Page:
Thanks for reporting back, ArikaDawn. I firmly believe that diet should be individualized. Raw may work for some people (at least for the time being) but not for others.

                                        2. I've found this thread very interesting - the different views.

                                          I've been 100% raw for over a year - but I'm not 100% sure about the whole thing. I do know that eating fresh raw fruits and veggies as the major part of your diet, feels amazing.

                                          I'm less sure that if you're having something more processed or gourmet - whether it matters if you heed the tenets of the raw food deal and use a dehydrator and special ordered raw nuts, etc. Or if 1-2 times a week at a thai restaurant is any different, from your body's health perspective.

                                          I'm still experimenting within the raw food perspective, but someday I will step out to see if occasional veggie stir fry with rice or veggie maki really makes that much of a difference in how I feel. Will come back here and report any findings...

                                          10 Replies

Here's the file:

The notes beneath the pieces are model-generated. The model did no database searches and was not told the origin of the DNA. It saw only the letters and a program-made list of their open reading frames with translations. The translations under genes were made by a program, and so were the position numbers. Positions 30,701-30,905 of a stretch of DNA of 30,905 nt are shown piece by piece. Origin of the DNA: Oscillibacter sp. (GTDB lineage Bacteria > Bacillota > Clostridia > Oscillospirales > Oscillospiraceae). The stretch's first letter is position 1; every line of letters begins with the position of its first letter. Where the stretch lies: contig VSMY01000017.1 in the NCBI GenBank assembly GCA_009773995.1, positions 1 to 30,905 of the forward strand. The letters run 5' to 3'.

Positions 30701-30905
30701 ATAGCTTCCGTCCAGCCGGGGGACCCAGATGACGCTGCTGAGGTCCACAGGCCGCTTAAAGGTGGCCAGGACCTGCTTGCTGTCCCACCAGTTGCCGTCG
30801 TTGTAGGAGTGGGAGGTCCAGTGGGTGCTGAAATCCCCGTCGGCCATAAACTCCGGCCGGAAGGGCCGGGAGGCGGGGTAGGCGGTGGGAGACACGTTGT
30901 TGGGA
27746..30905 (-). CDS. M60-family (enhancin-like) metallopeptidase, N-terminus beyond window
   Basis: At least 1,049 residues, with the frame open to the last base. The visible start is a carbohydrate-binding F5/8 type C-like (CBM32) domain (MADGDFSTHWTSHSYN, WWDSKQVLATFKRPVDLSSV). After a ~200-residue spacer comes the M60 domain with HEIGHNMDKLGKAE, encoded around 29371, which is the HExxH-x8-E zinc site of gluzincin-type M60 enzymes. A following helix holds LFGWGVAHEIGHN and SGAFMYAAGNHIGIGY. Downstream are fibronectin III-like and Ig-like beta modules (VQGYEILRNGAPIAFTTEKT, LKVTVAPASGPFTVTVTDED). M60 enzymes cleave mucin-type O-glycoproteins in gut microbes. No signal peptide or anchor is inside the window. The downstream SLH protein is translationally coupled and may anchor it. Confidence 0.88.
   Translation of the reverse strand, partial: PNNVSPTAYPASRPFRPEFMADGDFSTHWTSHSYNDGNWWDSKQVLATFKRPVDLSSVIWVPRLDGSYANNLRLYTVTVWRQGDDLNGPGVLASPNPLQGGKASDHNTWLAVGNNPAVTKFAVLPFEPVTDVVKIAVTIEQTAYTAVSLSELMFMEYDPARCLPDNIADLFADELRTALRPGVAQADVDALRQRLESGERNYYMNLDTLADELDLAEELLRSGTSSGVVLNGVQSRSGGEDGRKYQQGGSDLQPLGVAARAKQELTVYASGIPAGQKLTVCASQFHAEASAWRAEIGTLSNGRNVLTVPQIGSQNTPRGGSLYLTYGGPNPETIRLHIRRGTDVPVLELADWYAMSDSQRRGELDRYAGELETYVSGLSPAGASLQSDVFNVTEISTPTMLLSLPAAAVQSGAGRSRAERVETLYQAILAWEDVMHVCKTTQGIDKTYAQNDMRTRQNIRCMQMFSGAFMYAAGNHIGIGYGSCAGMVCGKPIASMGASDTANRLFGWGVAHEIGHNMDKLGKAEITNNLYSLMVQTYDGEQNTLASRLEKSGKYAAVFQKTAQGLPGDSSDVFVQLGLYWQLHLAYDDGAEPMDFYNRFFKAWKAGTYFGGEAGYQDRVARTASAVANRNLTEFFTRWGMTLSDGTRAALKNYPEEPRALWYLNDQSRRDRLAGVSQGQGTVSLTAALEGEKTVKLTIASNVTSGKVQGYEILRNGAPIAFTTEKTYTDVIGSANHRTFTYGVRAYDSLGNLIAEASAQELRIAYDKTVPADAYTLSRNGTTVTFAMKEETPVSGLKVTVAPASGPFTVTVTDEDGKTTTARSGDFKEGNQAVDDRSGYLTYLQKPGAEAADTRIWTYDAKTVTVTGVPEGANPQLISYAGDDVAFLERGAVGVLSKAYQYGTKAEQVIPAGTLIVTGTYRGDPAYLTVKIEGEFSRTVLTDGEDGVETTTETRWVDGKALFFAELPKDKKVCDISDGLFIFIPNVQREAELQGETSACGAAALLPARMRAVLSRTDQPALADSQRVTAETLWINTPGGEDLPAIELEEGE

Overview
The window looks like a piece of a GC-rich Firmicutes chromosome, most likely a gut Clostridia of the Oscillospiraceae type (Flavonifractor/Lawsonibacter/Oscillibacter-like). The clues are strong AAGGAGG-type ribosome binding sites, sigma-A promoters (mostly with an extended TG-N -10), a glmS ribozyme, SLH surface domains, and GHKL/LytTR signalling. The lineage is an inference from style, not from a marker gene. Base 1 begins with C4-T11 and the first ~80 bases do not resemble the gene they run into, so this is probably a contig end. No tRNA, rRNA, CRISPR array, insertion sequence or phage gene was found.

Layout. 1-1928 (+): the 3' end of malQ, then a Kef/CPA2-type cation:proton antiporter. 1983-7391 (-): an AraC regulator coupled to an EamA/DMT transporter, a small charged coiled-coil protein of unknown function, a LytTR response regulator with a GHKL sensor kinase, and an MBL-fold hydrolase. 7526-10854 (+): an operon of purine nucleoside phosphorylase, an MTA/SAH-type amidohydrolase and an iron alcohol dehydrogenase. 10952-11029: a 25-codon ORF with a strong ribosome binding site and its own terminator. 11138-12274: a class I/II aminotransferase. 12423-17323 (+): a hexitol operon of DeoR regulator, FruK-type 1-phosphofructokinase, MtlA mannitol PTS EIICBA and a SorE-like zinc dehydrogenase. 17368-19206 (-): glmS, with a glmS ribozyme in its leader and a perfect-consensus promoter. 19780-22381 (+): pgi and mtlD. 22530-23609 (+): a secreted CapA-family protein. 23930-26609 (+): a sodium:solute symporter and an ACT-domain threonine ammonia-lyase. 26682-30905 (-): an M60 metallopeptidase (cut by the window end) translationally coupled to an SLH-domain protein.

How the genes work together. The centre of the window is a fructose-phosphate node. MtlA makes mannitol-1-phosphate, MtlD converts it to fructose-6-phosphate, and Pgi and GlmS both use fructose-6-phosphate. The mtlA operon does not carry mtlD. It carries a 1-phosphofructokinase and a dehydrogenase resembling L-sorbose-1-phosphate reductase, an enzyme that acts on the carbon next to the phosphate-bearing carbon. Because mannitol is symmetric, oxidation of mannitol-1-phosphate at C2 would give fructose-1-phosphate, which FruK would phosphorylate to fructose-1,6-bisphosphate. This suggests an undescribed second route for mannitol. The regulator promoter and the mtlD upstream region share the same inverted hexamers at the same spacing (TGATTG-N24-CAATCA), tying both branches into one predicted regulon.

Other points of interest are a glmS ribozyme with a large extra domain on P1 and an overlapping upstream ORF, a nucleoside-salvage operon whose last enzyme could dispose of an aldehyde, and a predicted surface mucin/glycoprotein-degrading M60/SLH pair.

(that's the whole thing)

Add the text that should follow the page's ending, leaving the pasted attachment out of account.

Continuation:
1. re: t_bird

                                            Anytime you see food and detox mentioned in the same sentence, run the other way quickly. It is a scam preying on people who watch too much daytime TV. Your body does not need to be detoxed, or whatever these charlatens tell you it does.

                                            1. re: chipman

                                              Well, some people might need to eat less fat or sugar, or drink less beer or coffee, but that simply has to do with eating a healthier diet, not raw food or any other faddism.

                                              Actually chipman, the people I know who have adopted such diets don't watch TV at all.

                                              1. re: chipman

                                                How is it a scam if you can to the library, borrow books, talk to people, go to web sites, etc. - all for free? And with a little thought the food is cheap and the preparation easy.

                                                Of *course* there are scam artists out there. They range from individual book sales up to tobacco companies. There are fake olive oils, but not all of them are fake. Caveat Emptor. But to prejudge all of them is just plain, well, silly.

                                                1. re: Richard 16